California can work its way back to fiscal sanity, and jump-start educational improvement, by encouraging entrepreneurship in education via k-12 education tax credits like this one.

Who’s Blogging about Cato

Here’s a roundup of bloggers who are writing about Cato research, commentary and analysis. If you’re blogging about Cato, cmoody [at] cato [dot] org (let us know.)

  • Freedom Politics blogger Thomas J. Lucente Jr. cites foreign policy expert Christopher Preble in a post about the U.S. military withdrawal from Iraq.
  • Writing about the political situation in Honduras, Patrick Murphy draws from Juan Carlos Hidalgo’s analysis on the president’s removal.
  • At the Americans for Tax Reform blog, Tim Andrews cites David Boaz’s post that lists the “taxes proposed or publicly floated by President Obama and his aides and allies.”
Topics:

Duncan Balls

It seems U.S. education secretary Arne Duncan and British schools secretary Ed Balls disagree on the merits of national standards. While Duncan has said that homogenizing educational standards nationwide is his single most important goal while in office, Balls has just pulled the plug on the U.K.’s 10 year experiment with national reading and math strategies. He told the media:

I think the right thing for us to do now is to move away from what has historically been a rather central view of school improvement through national strategies to something which is essentially being commissioned not from the centre but by schools themselves.

The problem with saying that every 5th grader in the nation should learn the same things at the same time is that all 5th graders are not created equal. Some are better at math than reading. Some the reverse. Some are quick learners across the board. Some are slower. To deny this is ridiculous, but to acknowledge it is to admit that homogenized standards in a system that groups students rigidly by age is educational malpractice.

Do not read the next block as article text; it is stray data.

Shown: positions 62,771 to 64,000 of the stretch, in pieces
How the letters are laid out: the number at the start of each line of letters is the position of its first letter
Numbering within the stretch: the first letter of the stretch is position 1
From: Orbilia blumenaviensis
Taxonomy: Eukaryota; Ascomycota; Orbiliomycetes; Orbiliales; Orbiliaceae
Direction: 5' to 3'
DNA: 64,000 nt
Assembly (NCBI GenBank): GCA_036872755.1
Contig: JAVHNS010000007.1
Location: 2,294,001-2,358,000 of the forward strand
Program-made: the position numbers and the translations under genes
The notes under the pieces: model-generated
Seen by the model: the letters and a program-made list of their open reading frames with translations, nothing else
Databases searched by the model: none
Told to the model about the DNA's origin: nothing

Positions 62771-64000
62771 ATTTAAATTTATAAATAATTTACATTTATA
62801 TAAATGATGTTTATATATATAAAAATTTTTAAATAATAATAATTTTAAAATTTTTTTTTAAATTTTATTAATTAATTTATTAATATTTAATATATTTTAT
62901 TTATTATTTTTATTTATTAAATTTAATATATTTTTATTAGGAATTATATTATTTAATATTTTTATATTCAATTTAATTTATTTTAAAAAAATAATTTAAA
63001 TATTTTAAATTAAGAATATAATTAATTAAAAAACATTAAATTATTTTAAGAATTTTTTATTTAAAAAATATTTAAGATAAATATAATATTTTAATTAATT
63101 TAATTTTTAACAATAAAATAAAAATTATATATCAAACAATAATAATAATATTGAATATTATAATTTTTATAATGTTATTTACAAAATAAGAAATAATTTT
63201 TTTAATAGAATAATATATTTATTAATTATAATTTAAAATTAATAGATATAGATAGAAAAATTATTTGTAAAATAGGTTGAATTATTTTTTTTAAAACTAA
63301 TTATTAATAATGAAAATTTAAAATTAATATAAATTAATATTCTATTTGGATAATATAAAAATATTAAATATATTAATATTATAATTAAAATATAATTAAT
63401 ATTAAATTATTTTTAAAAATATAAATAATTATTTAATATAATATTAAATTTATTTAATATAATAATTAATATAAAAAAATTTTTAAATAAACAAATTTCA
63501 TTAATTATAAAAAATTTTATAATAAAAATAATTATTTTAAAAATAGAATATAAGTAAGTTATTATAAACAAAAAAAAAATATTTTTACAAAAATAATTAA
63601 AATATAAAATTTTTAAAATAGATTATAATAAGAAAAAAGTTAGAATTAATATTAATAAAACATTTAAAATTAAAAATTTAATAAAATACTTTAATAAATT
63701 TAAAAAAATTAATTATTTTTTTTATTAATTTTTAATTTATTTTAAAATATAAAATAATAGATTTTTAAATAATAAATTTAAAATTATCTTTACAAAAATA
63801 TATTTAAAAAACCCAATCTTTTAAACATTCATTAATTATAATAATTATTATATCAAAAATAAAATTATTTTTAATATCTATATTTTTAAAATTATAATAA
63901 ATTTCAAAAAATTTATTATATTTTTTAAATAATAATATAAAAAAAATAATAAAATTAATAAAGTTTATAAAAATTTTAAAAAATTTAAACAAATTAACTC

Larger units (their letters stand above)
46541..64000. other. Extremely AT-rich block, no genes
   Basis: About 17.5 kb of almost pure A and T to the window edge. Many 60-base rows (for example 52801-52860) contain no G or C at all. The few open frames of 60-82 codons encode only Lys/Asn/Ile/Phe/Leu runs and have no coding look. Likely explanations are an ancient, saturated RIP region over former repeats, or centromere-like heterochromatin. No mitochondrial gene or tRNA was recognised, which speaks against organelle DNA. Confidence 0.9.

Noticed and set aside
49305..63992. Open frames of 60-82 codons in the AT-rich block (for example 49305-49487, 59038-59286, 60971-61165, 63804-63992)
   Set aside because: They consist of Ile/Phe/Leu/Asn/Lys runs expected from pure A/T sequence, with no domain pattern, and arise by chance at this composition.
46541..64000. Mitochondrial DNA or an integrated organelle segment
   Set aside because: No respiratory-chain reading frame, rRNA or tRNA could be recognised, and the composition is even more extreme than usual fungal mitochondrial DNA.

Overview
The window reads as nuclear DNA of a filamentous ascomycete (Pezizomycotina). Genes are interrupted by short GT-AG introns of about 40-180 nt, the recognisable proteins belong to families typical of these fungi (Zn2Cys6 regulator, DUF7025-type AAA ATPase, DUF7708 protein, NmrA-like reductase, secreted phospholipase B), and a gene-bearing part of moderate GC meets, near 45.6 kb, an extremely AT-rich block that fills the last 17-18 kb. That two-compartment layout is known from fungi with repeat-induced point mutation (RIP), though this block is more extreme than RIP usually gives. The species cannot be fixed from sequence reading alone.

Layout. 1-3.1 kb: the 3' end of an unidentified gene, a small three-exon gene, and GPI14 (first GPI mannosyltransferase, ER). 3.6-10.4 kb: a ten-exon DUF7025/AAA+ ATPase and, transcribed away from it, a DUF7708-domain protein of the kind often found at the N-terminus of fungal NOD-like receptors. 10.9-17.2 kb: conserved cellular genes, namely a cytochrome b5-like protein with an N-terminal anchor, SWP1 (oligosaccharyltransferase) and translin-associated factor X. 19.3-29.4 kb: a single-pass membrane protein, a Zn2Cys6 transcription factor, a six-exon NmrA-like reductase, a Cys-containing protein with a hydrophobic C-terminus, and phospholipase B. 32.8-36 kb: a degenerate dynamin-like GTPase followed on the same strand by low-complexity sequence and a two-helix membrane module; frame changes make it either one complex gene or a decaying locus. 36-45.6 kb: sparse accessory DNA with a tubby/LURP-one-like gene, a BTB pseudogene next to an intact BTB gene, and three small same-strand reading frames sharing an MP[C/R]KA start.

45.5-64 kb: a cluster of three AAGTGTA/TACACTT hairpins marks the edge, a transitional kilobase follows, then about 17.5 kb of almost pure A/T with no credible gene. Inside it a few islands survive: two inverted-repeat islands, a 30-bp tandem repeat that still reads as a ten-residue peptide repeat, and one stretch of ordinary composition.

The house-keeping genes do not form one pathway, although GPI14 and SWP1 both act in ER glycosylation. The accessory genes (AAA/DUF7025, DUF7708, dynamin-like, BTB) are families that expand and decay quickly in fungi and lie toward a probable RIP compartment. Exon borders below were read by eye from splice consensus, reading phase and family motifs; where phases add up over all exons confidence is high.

Even if kids were all identical automatons, national standards wouldn’t drive excellence. It is the incentive structure of the free enterprise system that has driven progress in all the fields that have actually progressed – not externally-imposed standards.

What America needs for an educational renaissance is to release schools and families from the shackles of monopoly, and re-inject the freedom and incentives that kindle innovation and efficiency. Sitting 50 million Jills and Johnnies down on a conveyor belt that drags them all through their studies at the same pace makes no sense.

Public Schools Are the Future of Charter Schooling

For years we’ve been told that charter schools are the future of public schooling. The reverse is true.

The pattern in publicly funded education, both domestically and internationally, has always been one of increasing regulation over time, and of the triumph of producer interests over the interests of parents and children. Public schools in the late 1800s had considerably more autonomy than do most modern charter schools. Over time, public schools have come under the sway of centralized bureaucracies dominated by employee unions.

That same pattern is playing out in the charter school sector. As the Associated Press reports today, the American Federation of Teachers has just signed several more collective bargaining agreements for charter school teachers in New York City and Chicago. Meanwhile, federal education secretary Arne Duncan has been calling for more government “accountability” (read: “regulation”) for charters, singing from the union’s hymnal. From the AP:

AFT president Randi Weingarten said the administration’s push for more charter schools must come with stricter regulation.  “You can’t do one without the other,” Weingarten said.

Duncan struck the same tone Monday, saying that only high-quality charters should be allowed to operate.

If you want to know what charter schools will look like in a generation or so, just look at the public school status quo.